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Addressing India’s Food Security

Is Phosphorus the Missing Link?

India relies on higher agricultural productivity to meet the increasing food demands of its growing population. The linkages between phosphorus—the macronutrient—and food security are well established. India, though, has depleting soil fertility, leading to a heavy dependence on the import of phosphorus. The European Union, Australia, and other import-dependent countries have pioneered efforts towards its sustainable use. India has still not made the much-needed shift in focus towards a clear policy on phosphorus. Creating awareness and sensitisation among key stakeholders is essential.

India has surmounting pressure on its existing resources to meet food security and malnutrition targets under agreed Sustainable Development Goals (SDGs) set by the United Nations, which came into effect in January 2016. Sustainable agriculture is integral to meeting these targets. The macronutrient, phosphorus, with its unsubstitutable character, has a critical role to play in Indian agriculture, which is currently being ignored. The silver lining on the horizon, though, is the untapped potential solutions in the form of recovery, as well as better and more efficient use of phosphorus, which could be implemented on a large scale. However, any advancement in research on this topic will result in benefits only if researchers are able to present them in a form that convinces policymakers about phosphorus being a non-renewable and non-substitutable resource for humankind (Scholz et al 2015). As Isaac Asimov acknowledged in 1974, phosphorus would be a “bottleneck” for human existence (Lougheed 2011) and, if unsustainably managed, its absence would wipe away the human race. Are we even aware of this challenge and are we doing our bit as the second-largest consumer of phosphate fertilisers in the world, after China (DoACFW 2016)?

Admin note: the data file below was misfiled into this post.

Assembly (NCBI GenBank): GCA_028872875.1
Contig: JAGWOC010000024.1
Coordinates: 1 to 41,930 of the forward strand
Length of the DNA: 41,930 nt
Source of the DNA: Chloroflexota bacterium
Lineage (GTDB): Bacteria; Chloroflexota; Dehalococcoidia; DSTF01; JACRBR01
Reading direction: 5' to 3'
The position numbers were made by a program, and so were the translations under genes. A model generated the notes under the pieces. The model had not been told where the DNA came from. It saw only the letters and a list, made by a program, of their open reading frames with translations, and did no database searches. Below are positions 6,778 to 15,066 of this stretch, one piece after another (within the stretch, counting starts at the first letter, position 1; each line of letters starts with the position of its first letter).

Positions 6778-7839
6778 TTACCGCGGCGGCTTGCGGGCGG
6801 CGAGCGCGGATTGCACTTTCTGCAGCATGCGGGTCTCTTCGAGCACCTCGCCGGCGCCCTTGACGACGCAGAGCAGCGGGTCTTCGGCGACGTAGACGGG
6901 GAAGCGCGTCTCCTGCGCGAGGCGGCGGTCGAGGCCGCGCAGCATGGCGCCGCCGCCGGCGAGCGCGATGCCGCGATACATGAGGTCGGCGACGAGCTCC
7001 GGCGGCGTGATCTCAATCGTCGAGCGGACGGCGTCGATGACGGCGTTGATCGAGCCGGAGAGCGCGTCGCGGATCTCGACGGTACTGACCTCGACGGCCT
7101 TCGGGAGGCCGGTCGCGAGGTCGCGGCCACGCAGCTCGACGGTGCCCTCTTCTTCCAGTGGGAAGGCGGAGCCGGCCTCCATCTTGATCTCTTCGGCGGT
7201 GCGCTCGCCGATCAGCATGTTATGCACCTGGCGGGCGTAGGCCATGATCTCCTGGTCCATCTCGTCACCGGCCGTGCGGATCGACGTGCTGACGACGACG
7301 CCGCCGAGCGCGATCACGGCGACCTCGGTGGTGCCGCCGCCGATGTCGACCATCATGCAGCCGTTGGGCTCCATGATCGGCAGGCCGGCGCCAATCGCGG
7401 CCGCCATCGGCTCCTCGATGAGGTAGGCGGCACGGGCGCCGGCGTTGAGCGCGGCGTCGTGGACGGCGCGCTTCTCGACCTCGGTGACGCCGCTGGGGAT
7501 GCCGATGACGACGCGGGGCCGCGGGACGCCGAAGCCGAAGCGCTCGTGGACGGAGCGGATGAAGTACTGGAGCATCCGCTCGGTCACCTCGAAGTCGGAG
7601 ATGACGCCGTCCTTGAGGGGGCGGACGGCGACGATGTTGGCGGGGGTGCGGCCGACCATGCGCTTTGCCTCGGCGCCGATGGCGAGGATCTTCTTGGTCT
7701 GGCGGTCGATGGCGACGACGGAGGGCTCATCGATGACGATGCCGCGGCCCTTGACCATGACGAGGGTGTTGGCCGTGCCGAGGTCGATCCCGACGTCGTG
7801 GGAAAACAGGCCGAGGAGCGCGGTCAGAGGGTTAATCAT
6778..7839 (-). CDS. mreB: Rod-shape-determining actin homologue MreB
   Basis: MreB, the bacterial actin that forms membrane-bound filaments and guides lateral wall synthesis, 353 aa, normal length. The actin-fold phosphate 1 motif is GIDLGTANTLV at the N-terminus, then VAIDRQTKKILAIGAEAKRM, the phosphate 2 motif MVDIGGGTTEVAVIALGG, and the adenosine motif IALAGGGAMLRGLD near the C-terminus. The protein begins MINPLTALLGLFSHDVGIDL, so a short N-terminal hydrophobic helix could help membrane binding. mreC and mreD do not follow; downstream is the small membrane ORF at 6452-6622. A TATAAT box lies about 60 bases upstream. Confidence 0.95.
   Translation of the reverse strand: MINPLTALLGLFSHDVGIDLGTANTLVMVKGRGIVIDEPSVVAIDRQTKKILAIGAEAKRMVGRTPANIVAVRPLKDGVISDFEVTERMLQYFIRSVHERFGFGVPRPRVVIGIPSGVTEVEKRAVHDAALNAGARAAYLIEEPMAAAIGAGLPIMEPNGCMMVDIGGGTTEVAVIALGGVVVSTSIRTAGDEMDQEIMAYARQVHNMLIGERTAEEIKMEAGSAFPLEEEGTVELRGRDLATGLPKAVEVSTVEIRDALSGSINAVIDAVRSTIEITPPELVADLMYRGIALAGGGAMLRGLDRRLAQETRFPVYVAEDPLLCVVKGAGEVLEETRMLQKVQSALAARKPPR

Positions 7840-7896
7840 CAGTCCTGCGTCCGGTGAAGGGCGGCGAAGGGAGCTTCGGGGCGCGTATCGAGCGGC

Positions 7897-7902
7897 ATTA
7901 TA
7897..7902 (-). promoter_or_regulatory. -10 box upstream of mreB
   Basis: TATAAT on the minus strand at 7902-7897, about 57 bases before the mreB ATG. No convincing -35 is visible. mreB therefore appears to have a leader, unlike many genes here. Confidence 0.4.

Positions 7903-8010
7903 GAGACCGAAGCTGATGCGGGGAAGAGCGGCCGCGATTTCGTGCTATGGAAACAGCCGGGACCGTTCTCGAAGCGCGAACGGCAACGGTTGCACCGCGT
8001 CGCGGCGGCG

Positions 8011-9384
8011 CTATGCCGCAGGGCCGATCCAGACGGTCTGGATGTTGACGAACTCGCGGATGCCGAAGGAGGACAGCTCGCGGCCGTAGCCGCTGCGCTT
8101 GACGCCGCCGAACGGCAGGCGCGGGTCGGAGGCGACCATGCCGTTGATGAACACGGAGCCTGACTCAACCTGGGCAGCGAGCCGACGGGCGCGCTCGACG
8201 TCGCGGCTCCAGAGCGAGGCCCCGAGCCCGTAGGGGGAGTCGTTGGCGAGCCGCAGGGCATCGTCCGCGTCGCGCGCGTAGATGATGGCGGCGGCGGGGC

Significance of Phosphorus